After all the festivities of the past week or so, it might seem a little indulgent for my first post in 2013 to feature ‘drunken plums’. But rather than being anything overtly boozy, this fruit is roasted in just a little brandy, butter and sugar, improving on the flavour and sweetness with such subtlety that it’s pretty difficult to detect. So difficult, in fact, that I could have simply called this ‘Plum Frangipane Tart’. However, there’s something wonderfully satisfying about the sound of a drunken plum . . . Continue reading
Summer is coming to an end.
While the last few days have seen warmer temperatures and clear blue skies, there’s an autumnal note in the air. Darkness draws in earlier each evening and there’s a coldness first thing in the morning, a reminder of frosts to come in the not too distant future. Holidays in Spain and Italy are fading to a distant memory of long, lazy days, hazy heat, bare limbs in the evening breeze.
But I’m not letting go without a fight. Continue reading
This Saturday morning, the sun shining bright despite patches of cloud hanging heavy in the sky, I rolled myself out of bed and headed down to the farmer’s market. Although I love a lazy Saturday morning as much as the next person, there’s something so invigorating about the bustle of an early morning market and so satisfying about bringing home the freshest food to be eaten on the day it was bought that I just couldn’t resist.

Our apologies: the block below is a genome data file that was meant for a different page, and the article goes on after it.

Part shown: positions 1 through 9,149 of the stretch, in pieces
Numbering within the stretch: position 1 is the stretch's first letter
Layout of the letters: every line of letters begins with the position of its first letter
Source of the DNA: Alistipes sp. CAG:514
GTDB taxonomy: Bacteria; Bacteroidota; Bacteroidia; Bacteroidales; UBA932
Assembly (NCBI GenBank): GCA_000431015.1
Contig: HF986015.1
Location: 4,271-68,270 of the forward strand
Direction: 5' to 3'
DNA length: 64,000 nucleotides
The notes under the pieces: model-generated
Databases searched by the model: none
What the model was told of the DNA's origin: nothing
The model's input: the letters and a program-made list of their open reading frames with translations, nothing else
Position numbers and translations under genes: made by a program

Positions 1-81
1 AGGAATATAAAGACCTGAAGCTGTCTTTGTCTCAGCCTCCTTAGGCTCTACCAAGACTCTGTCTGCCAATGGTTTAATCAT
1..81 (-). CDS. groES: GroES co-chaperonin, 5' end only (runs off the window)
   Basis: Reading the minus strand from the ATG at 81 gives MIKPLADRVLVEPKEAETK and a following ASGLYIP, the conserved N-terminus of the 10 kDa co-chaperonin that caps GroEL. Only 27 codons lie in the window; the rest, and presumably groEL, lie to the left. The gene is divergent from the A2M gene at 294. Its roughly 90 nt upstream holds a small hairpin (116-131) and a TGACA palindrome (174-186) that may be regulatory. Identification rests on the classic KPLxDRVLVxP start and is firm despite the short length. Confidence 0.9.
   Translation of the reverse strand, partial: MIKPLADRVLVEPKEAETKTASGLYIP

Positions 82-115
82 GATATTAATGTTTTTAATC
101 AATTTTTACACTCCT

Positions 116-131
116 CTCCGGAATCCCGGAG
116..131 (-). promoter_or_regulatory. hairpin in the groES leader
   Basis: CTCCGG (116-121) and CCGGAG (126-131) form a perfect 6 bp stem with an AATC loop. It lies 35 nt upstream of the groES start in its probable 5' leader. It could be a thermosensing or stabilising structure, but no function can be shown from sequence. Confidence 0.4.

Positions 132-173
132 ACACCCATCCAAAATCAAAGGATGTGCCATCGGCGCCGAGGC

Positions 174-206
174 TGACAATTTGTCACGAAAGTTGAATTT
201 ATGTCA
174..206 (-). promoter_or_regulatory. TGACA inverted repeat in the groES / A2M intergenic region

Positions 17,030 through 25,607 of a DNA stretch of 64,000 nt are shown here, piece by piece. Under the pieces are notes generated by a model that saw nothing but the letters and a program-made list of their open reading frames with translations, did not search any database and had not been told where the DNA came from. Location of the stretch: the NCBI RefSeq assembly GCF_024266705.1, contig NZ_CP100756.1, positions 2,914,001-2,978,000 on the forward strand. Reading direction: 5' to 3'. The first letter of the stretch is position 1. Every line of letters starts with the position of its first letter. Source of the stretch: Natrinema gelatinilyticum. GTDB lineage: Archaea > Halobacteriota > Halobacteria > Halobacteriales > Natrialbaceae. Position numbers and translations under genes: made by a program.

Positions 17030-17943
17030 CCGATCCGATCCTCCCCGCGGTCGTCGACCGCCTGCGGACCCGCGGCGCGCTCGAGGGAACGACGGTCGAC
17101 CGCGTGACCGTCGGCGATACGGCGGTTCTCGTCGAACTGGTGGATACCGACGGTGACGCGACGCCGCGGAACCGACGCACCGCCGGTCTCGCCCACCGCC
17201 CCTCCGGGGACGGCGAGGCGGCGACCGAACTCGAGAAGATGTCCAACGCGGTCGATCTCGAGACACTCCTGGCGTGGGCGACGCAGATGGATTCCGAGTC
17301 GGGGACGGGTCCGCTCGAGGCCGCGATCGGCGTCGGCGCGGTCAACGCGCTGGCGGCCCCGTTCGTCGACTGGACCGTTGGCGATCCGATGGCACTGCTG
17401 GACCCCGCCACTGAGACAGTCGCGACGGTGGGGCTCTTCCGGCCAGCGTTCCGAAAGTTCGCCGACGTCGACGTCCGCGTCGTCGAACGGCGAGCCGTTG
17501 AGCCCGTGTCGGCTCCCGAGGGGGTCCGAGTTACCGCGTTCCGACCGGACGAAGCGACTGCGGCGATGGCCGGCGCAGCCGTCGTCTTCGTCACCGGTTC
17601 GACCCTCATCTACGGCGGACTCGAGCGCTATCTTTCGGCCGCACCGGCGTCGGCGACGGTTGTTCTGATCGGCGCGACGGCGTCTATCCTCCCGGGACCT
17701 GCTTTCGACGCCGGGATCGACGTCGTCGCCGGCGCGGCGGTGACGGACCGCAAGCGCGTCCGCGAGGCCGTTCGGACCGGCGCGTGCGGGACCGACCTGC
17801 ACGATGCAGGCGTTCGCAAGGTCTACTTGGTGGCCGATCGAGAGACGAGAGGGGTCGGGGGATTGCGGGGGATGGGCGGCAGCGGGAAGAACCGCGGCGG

Ever tried. Ever failed. No matter. Try Again. Fail again. Fail better – Samuel Beckett
I think that awful moment when a recipe goes wrong is one that we can all relate to. While some people may have many more of these moments than others, whether you’re working in a Michelin starred restaurant or a Bridget Jones-type sheepishly scooping string from a blue soup, you’ll have experienced the horror of a major recipe fail in one way or another. Be it an overflowing tart tin, a sunken cake, a loaf left in the oven too long or mistakenly substituting sugar with salt, everyone is subject to these kitchen mishaps once in a while. Not everyone admits to them, of course, but they definitely do happen.
While no-one wants their cooking to be a catalogue of complete disasters, failure isn’t always such a bad thing. Experimentation – whether planned or otherwise – leads to innovation, and some of the world’s favourite foods can be attributed to the fortuitous mistakes of their creators – just think of Ruth Wakefield’s discovery of the chocolate chip cookie when pieces of chocolate in her Butter Drop Dos failed to melt properly. A world without the chocolate chip cookie would be a very sad place indeed. Continue reading